Half of Renzo Piano’s reconstruction completed
GENOA. Tension appeared in the tired eyes of the construction site assistant, who sighed: “We have been working all day, now we are finally leaving.” But it’s sooner said than done. It isn’t until 18:42 p.m. before the strand jacks–giant machinery capable of lifting extraordinary weights–are turned on.
The machine moves slowly, almost imperceptible, as it lifts a 2,000 ton beam off the ground to place it on the new viaduct on the Polcevera designed by Renzo Piano. The beam is almost 100 meters long (97 meters to be precise) and it is one of the first 100-meter decks of the new bridge. The beam will go between stacks 8 and 9, in the area of the building site to the west. It’s raised at 5 meters per hour, to perfectly fit at an altitude of forty.
In a tremendous race against the clock to restore the Morandi bridge after it collapsed last year–delivering a blow not just to the region of Liguria, but all of Italy–the day is charged with symbolic elements.
For starters, half of the reconstruction will be completed after this operation (i.e. half of the 1,100 meters envisaged by the project will be launched). In the next week, two more 50-meter beams will be raised in place. The whole bridge is expected to be completed by March 19 (but as a precaution, they pushed it back to the end of the month). Other works will still need to be completed afterwards, including asphalting and the delicate testing phase.
Right now, the bridge still looks like a toothless giant. But in a month and a half the roadway is expected to run again over the Polcevera stream. Emotions run high as we pass below the bridge to reach the construction site. And once again, the sky above via Fillak is partially obscured by the new viaduct–it is the street where the buildings almost touched the arches of the old Morandi bridge.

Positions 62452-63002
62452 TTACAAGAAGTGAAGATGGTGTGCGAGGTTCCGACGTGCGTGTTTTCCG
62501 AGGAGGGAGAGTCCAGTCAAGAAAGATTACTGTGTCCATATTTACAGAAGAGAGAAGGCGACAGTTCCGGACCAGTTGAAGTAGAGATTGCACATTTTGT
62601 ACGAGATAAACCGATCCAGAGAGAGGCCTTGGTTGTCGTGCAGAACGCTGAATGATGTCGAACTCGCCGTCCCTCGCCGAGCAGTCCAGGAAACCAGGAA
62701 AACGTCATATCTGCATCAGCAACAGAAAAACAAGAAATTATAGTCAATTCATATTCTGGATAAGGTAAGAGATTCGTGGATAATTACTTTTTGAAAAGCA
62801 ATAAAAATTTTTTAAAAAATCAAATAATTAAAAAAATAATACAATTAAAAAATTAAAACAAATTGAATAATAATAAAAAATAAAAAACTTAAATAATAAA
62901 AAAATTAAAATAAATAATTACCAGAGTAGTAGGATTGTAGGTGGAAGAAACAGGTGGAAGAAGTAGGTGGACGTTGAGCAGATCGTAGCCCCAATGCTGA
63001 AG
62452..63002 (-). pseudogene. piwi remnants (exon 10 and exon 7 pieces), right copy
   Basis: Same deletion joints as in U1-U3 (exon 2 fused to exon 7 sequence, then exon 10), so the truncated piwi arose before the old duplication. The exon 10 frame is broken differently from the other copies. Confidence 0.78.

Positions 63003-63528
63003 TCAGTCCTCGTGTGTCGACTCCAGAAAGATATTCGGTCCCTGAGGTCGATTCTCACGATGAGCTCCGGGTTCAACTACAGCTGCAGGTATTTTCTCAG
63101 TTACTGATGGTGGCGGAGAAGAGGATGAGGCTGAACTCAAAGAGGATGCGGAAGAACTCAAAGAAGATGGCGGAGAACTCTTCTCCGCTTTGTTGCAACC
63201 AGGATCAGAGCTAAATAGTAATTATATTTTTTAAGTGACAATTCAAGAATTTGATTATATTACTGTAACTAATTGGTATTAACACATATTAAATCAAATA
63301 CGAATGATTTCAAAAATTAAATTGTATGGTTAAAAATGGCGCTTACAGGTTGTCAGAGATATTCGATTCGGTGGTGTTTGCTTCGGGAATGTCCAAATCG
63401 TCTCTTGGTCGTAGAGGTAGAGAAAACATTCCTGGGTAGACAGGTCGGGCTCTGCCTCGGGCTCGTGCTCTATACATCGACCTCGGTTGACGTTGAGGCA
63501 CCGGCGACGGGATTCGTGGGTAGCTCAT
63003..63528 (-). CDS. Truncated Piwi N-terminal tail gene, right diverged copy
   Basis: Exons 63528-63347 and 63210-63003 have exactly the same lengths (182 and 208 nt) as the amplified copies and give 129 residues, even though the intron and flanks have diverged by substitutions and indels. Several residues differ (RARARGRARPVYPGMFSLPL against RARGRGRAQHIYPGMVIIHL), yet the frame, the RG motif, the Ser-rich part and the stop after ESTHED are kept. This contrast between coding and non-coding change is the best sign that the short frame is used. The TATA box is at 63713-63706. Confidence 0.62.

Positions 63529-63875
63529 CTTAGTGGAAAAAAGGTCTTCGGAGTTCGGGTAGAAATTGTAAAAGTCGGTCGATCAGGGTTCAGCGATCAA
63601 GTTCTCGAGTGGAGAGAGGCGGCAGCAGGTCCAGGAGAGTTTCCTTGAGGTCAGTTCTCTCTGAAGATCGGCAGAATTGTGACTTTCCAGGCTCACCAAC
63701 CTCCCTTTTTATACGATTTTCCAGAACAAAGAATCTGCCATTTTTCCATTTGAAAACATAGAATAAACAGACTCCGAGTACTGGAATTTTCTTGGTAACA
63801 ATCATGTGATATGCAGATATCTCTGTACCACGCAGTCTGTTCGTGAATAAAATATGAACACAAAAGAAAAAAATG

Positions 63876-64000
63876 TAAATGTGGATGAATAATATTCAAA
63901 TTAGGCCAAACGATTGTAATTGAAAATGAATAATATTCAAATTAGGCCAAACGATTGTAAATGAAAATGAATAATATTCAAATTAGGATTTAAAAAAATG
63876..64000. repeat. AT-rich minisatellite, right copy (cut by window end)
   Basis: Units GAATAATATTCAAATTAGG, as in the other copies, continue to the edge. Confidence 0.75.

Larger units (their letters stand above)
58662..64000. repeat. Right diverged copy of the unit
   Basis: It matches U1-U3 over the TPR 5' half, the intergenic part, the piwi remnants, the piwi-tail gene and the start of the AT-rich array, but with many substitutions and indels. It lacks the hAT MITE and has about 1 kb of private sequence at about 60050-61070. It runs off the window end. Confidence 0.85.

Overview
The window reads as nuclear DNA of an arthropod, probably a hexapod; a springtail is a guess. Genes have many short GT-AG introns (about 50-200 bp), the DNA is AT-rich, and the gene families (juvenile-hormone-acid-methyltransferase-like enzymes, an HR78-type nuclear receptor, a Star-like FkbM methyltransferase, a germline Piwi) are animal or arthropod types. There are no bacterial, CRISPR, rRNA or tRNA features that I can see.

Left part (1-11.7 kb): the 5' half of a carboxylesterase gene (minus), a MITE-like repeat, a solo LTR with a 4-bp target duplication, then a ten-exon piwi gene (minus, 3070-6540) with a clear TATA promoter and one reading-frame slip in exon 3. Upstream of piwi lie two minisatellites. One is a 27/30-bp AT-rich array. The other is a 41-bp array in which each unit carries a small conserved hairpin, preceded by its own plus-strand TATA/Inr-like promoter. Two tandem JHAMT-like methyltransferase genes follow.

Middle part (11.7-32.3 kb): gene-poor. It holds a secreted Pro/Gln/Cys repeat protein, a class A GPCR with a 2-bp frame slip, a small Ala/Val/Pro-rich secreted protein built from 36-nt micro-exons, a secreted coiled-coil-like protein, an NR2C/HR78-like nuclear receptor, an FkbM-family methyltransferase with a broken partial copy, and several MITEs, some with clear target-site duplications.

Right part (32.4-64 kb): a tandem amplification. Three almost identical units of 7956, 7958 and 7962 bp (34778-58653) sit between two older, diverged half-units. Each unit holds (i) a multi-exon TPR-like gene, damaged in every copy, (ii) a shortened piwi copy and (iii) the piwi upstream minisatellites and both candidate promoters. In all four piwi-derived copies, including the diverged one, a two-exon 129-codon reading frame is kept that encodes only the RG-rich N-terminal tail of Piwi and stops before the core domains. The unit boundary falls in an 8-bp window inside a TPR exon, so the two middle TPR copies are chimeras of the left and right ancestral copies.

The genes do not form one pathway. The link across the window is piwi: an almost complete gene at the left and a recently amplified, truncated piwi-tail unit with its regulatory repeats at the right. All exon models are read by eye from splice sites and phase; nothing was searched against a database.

The second is that the beam they’re hoisting–one of the three longest elements in this gigantic lego puzzle in which no piece is the same-is larger and heavier than most. There is no way they can use traditional cranes. “It is one of the most delicate moments of the entire process,” explain the technicians of Salini-Impregilo and Fincantieri. The job is entrusted to the strength of two gigantic dark red jacks connected to steel cables. When the deck comes off the ground there is a sigh of relief and a hint of applause, but restrained out of superstition.
The clapping will have to wait until tomorrow morning, when the beam will be installed in its place. You have to wait for the light to come back, to ensure the safety of the operation. The lifting was delayed by a few hours, and darkness had fallen over the construction site area, which was being illuminated in the evening by the powerful beams of the headlights. The delay happened because the beam measurement was longer than anticipated. It happens in such complex processes, but even a millimeter makes a world of difference. Carpenters spent the next few hours trimming the beam to precision. The start of the operation, first scheduled in the morning, was postponed until 15 p.m., then again until 18:30 p.m., when the green light was finally given.
Genoa’s mayor Marco Bucci and governor Giovanni Toti helped start the operation. Giuseppe Bono, CEO of Fincantieri, who together with Salini Impregilo created PerGenova, the company of the new viaduct, was also present.”Despite the rain, wind, asbestos, and difficulties of demolition, the timeline was respected. We are doing it. Genoa will have its bridge before summer,” Toti said.